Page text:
One of Snapchat Discover's newest publishers isn't just concerned about programming for vertical screens. Digital video network Tastemade is heading to The Cooking Channel, marking the first time one of its series has been greenlit for TV.
"We started this company focused on digital, and as digital grew, focused on mobile content creation," said Tastemade co-founder Larry Fitzgibbon. "Through this process, we've developed great content shot in HD and from our point of view why would we limit ourselves?"
Tastemade's "The Grill Iron," which documents college football tailgating traditions and asks local chefs to help fire up some game-day grub, will air weekly beginning Sept. 5 on the Scripps Networks Interactive channel. What also sets "The Grill Iron" apart is that it wasn't developed for television specifically. The show is one of Tastemade's digital series, and the online episodes are simply being rebroadcast on The Cooking Channel.
Fitzgibbon said the main goal of getting on the small screen was to introduce themselves to a broader audience who may not have been familiar with the online series. The Cooking Channel did not respond to requests for comment at time of publication.
"It was more about extracting value for the quality of content we create when we create original programming," he said.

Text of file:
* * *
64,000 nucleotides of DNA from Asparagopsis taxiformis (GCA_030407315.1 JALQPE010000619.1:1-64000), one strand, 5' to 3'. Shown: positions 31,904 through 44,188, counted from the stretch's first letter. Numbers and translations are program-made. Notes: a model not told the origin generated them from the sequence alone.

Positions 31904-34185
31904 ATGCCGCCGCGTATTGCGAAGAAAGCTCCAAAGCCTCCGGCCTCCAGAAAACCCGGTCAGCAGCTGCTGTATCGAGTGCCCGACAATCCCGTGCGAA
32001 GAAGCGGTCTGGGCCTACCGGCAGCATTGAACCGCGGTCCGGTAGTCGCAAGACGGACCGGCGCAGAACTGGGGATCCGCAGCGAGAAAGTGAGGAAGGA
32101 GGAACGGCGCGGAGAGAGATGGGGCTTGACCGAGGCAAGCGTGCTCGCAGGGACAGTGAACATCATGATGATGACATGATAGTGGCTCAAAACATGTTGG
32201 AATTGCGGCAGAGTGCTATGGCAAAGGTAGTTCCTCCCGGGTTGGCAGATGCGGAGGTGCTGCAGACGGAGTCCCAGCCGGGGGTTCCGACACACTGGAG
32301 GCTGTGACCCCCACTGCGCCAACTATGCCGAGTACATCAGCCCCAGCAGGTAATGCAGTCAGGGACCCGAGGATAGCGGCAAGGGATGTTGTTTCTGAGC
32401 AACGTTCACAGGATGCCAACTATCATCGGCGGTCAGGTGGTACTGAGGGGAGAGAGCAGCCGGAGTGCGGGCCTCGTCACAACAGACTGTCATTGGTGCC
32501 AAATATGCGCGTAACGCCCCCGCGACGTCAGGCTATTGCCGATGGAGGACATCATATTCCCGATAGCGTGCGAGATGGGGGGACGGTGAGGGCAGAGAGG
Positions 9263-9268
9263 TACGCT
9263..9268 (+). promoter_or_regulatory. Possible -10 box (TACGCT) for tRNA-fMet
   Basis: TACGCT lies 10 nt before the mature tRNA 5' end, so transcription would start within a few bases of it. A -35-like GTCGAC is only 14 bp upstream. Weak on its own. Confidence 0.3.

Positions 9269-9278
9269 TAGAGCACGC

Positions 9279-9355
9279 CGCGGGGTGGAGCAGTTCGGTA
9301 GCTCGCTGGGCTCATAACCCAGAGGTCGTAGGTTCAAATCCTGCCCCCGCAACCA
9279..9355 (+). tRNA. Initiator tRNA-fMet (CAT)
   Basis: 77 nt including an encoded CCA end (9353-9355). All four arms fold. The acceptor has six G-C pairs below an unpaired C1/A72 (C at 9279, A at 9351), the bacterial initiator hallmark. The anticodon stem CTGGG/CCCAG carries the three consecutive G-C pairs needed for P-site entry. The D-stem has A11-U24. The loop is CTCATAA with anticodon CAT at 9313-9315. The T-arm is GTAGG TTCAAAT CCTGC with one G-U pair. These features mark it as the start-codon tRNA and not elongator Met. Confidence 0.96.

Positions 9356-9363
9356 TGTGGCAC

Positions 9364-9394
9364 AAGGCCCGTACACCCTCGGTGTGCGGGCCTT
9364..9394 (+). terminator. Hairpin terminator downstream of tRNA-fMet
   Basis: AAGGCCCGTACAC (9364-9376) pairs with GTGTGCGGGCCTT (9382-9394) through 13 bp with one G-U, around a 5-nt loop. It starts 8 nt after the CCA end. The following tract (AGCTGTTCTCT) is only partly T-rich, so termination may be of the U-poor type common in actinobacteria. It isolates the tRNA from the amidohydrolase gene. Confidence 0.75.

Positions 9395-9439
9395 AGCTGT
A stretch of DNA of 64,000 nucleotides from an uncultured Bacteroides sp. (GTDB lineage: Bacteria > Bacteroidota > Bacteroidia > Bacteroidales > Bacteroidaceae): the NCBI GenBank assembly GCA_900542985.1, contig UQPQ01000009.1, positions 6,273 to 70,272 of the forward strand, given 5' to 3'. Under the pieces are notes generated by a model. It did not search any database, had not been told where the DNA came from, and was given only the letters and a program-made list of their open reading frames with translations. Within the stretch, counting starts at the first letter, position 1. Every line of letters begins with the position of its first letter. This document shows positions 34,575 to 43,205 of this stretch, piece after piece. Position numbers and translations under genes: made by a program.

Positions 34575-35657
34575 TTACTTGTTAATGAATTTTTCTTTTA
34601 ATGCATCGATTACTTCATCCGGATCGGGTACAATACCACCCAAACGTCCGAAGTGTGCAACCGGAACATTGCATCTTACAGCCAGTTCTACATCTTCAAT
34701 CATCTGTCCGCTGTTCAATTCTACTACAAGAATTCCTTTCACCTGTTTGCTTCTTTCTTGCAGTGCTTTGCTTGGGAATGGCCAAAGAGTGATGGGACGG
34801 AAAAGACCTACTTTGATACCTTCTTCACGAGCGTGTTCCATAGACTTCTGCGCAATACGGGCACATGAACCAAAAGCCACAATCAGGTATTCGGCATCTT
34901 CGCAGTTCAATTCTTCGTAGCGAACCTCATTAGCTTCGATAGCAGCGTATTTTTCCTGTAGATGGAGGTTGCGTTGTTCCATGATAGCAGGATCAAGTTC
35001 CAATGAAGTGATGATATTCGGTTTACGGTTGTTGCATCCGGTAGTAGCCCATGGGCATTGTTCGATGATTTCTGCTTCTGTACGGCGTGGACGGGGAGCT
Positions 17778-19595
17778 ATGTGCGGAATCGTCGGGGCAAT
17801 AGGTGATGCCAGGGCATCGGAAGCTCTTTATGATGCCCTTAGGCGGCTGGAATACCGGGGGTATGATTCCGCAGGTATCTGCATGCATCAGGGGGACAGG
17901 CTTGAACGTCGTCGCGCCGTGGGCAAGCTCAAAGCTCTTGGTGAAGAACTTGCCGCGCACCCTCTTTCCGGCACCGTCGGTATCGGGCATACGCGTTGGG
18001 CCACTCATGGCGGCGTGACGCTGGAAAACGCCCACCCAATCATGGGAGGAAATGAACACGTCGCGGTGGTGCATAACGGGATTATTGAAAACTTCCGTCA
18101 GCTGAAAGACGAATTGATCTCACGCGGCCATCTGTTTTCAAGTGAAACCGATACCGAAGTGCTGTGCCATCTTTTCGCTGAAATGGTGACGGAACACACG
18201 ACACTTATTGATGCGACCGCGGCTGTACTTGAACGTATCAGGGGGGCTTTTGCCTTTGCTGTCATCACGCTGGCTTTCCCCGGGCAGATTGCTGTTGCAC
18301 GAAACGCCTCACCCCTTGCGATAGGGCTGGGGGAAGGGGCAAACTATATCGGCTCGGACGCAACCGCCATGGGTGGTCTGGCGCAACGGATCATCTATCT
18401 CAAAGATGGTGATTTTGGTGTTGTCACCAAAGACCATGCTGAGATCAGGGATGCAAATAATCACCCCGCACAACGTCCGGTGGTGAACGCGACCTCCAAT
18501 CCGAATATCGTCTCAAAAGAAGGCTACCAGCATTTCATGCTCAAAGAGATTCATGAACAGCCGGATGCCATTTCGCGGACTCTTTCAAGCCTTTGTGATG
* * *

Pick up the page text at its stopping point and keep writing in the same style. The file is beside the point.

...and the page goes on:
"The Grill Iron" isn't the first show from a digital network to grace TV airwaves, but it's part of a growing trend of online native series making the jump. During the 2015 Digital Content NewFront presentations in New York, The New York Times announced its digital team was working with The Travel Channel to turn its series "36 Hours" into a television program. Maker Studios also heralded it was in development for a reality TV series about aspiring YouTube creators for ABC Family.
Vice has been rumored to be in talks to get its own channel from A&E Networks, which will allegedly rebrand its H2 channel for the millennial media giant. Vice has not commented on the rumors. A&E did not immediately respond to a request for comment.
Even before last year, multichannel network (MCN) AwesomenessTV crossed over onto Nickelodeon, and had a two-season sketch comedy run on the kids' network. Another MCN, Collective Digital Studio brought its viral series "The Annoying Orange" to Cartoon Network. Sixty episodes of "The High Fructose Adventures of Annoying Orange," as it's known on TV, ran on the network from 2012 to 2014. CDS' "Epic Meal Empire," which stars its Epic Meal Time crew, is currently on FYI.
"Digital has a massive development pipeline that traditional TV can't compete with because of the nature of how TV development occurs. ... Digital content is not marked as being experimental. These companies are putting marketing dollars behind it, and you're going to see more and more of it," explained David Anderson, a senior vice president at advisory firm Medialink.